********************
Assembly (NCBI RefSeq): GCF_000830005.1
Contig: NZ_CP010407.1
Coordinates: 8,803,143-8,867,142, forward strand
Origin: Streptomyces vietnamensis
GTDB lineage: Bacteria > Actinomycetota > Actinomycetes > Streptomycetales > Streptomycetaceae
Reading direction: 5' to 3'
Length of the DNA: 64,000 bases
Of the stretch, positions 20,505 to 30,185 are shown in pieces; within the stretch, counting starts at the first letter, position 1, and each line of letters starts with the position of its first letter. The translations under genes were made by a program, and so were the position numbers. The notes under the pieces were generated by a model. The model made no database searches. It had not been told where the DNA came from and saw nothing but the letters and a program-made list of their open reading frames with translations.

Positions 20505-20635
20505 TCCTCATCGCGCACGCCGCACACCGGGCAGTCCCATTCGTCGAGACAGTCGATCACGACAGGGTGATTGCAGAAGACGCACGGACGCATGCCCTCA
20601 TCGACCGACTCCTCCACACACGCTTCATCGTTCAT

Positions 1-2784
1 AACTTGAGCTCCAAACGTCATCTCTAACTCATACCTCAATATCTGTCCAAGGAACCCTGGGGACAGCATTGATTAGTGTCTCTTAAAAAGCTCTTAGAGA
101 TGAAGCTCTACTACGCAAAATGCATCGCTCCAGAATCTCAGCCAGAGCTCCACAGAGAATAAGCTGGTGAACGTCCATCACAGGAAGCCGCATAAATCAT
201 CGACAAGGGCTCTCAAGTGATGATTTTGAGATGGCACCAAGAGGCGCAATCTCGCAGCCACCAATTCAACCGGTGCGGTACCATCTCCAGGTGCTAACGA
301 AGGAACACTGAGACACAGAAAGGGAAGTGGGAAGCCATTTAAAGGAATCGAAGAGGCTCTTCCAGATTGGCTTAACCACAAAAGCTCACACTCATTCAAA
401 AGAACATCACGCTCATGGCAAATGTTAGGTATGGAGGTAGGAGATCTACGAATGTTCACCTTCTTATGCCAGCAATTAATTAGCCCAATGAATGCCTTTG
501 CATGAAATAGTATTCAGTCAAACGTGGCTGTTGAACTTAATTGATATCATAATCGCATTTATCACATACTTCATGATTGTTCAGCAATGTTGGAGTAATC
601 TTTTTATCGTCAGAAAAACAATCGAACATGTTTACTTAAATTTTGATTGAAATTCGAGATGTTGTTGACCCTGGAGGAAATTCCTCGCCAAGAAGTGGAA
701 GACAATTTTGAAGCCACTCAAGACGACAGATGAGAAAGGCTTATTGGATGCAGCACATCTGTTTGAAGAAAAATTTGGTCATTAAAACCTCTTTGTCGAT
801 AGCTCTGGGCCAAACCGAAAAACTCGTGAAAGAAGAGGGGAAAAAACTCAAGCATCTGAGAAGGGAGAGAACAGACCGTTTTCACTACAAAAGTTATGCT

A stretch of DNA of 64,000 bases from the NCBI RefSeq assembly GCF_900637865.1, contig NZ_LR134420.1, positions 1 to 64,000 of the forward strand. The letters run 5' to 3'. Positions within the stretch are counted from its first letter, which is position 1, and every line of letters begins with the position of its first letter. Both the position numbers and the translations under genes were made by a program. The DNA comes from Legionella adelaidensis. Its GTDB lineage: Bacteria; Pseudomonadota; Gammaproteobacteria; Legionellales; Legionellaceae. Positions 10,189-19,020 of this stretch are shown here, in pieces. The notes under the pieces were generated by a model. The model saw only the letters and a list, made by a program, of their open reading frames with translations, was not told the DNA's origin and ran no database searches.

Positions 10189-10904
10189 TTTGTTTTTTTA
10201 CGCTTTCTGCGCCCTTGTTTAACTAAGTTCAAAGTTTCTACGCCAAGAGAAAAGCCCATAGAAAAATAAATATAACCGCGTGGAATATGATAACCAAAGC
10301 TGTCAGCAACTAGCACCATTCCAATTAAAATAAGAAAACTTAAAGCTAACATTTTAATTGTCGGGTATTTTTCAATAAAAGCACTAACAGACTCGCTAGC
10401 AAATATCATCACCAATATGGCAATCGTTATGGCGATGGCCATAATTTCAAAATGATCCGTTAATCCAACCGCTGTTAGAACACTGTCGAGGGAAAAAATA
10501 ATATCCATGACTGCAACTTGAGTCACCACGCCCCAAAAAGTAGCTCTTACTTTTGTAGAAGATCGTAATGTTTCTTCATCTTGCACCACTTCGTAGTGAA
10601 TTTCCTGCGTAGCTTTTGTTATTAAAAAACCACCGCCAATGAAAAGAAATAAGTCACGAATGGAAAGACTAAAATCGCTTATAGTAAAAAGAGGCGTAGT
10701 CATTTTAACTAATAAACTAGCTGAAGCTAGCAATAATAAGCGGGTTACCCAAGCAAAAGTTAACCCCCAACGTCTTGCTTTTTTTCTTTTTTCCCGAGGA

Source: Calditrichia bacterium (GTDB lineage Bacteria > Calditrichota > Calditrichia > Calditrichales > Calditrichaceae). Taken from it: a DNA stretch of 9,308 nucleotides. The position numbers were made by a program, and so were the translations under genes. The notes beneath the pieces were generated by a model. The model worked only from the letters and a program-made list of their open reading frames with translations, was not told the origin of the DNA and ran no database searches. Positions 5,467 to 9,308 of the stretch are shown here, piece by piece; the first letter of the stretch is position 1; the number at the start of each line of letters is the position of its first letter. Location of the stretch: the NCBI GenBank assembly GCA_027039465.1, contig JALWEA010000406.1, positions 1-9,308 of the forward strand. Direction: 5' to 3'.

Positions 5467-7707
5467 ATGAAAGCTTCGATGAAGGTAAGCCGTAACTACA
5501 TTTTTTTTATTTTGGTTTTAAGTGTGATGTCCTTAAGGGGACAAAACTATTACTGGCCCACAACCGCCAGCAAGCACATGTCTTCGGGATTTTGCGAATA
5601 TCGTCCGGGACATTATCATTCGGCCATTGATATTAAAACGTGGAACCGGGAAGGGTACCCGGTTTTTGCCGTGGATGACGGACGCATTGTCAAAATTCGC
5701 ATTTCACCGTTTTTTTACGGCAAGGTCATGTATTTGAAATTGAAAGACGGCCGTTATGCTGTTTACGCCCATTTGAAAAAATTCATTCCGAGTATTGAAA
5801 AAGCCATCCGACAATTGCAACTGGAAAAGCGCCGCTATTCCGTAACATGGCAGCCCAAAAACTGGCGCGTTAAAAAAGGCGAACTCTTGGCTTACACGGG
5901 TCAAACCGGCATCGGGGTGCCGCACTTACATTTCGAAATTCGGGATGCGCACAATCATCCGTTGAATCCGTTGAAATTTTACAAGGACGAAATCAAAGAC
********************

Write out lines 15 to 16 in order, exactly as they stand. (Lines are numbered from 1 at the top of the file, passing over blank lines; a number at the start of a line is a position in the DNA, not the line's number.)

201 CGACAAGGGCTCTCAAGTGATGATTTTGAGATGGCACCAAGAGGCGCAATCTCGCAGCCACCAATTCAACCGGTGCGGTACCATCTCCAGGTGCTAACGA
301 AGGAACACTGAGACACAGAAAGGGAAGTGGGAAGCCATTTAAAGGAATCGAAGAGGCTCTTCCAGATTGGCTTAACCACAAAAGCTCACACTCATTCAAA